retail news in context, analysis with attitude


by Kate McMahon

One glance at the Trader Joe’s Fearless Flyer Thanksgiving Guide confirms that there’s just no stopping the cauliflower juggernaut, even on turkey’s signature day.

While the big bird commands the “above the fold” half of the holiday handout, the copy below sings the praises of a vegetable: “Ah, cauliflower. Is there anything this cruciferous wonder can’t do?”

Apparently not. Consider the following cauliflower facts, according to Nielsen data:
*Cauliflower is now a featured ingredient in 36 different grocery store categories, from frozen foods to boxed pasta to the snack aisle, including pretzels.
*Sales of cauliflower-centric dishes such as frozen pizza and rice rose 108% in a year.
*Sales of packaged cauliflower products such as rice, noodle and replacements for pasta also soared.

Pretty impressive for a humble, bland vegetable that was often the last one left languishing on a crudité-and-dip platter.

I first wrote about the cauliflower craze back in 2015, with the advent of fresh and frozen cauliflower rice, then moved on to cauliflower pizza crust, frozen cauliflower gnocchi and dry pasta, to cauliflower just about anything now. While Trader Joe’s, Whole Foods and specialty organic manufacturers were in the forefront of new cauli-products, big brands such as Bird’s Eye and Green Giant were quick to follow. Kraft even recently added a quarter-cup of cauliflower to two new varieties of its iconic blue box Macaroni & Cheese.

Why has cauliflower eclipsed other vegetables in the fast-growing plant-based food industry?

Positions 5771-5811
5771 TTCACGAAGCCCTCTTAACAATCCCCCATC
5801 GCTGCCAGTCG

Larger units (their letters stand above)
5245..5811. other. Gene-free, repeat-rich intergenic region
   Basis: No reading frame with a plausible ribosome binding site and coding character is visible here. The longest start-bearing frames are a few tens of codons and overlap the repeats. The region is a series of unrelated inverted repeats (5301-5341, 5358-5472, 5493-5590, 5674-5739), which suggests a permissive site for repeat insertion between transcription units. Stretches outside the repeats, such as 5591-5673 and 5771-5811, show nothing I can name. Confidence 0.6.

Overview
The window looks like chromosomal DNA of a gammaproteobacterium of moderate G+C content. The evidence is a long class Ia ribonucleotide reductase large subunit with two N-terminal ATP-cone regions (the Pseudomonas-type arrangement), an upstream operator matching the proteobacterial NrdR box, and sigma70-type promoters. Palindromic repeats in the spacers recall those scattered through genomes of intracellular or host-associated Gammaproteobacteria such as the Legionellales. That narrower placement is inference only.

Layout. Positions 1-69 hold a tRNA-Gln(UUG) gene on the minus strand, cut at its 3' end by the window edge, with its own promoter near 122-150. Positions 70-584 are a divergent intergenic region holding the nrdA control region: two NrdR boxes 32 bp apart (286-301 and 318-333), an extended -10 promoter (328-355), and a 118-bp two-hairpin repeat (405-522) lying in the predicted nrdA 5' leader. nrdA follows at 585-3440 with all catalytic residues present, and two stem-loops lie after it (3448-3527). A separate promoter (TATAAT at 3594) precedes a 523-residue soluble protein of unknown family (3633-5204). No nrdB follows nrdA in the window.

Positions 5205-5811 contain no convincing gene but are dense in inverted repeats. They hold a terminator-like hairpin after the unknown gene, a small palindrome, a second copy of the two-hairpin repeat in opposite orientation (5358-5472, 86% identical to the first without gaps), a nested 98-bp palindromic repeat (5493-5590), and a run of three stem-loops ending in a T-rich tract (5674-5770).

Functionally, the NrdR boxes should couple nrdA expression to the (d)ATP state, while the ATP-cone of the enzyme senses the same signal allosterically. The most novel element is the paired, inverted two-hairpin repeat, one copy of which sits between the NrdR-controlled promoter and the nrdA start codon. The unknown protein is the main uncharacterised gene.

It is nutrient dense, can take on numerous flavors and its texture allows it to be cooked and processed in many different ways. And it just plain sounds healthy, which works for the 67% of Americans who now say they prioritize healthy or socially conscious food purchases, according to a recent study.

Let’s face it, it’s easy to feel less guilty diving into a calorie-laden cheese-and-pepperoni pizza at California Pizza Kitchen or Chuck E. Cheese when it is served on a cauliflower crust.

Clearly, cauliflower’s clout will continue to grow, and I would agree with Gail Becker, the founder of Caulipower Pizza, that it is not a fad like kale or Brussels sprouts.

"This is all different in a number of ways. (With cauliflower crust pizza) I wanted to show that the concept wasn't cauliflower as a vegetable, but revolutionizing the use of vegetables as ingredients," she told Forbes in an interview.

Becker certainly knows of what she speaks. A California mom of two boys with celiac disease, she decided to swap out flour for cauliflower so her sons could have pizza at home. She launched her Caulipower Pizza in 30 Whole Foods stores in 2017, and today its pizzas, crusts and tortillas available at 25,000 retailers nationwide. Company revenues are expected to hit $100 million this year.

Becker’s latest products are Sweet Potatoast – toast made of sweet potatoes – and New Chick on the Block – frozen chicken tenders made with cage-free chicken, coated with cauliflower instead of flour and baked instead of fried. At 490 calories per bag, the product checks the healthy box.

I think health-conscious consumers will be demanding more such products, and large and small manufacturers who continue to explore plant-based alternatives will come out ahead. I'm with them … but only to a point.

While my family has genuinely embraced roasted cauliflower, particularly when coated with Extra Virgin Olive Oil and quality curry powder, we will go the traditional route next week - Pepperidge Farm Herb Seasoned Classic Stuffing with bacon and onions – hold the cauliflower.

Comments? Send me an email at kate@morningnewsbeat.com .


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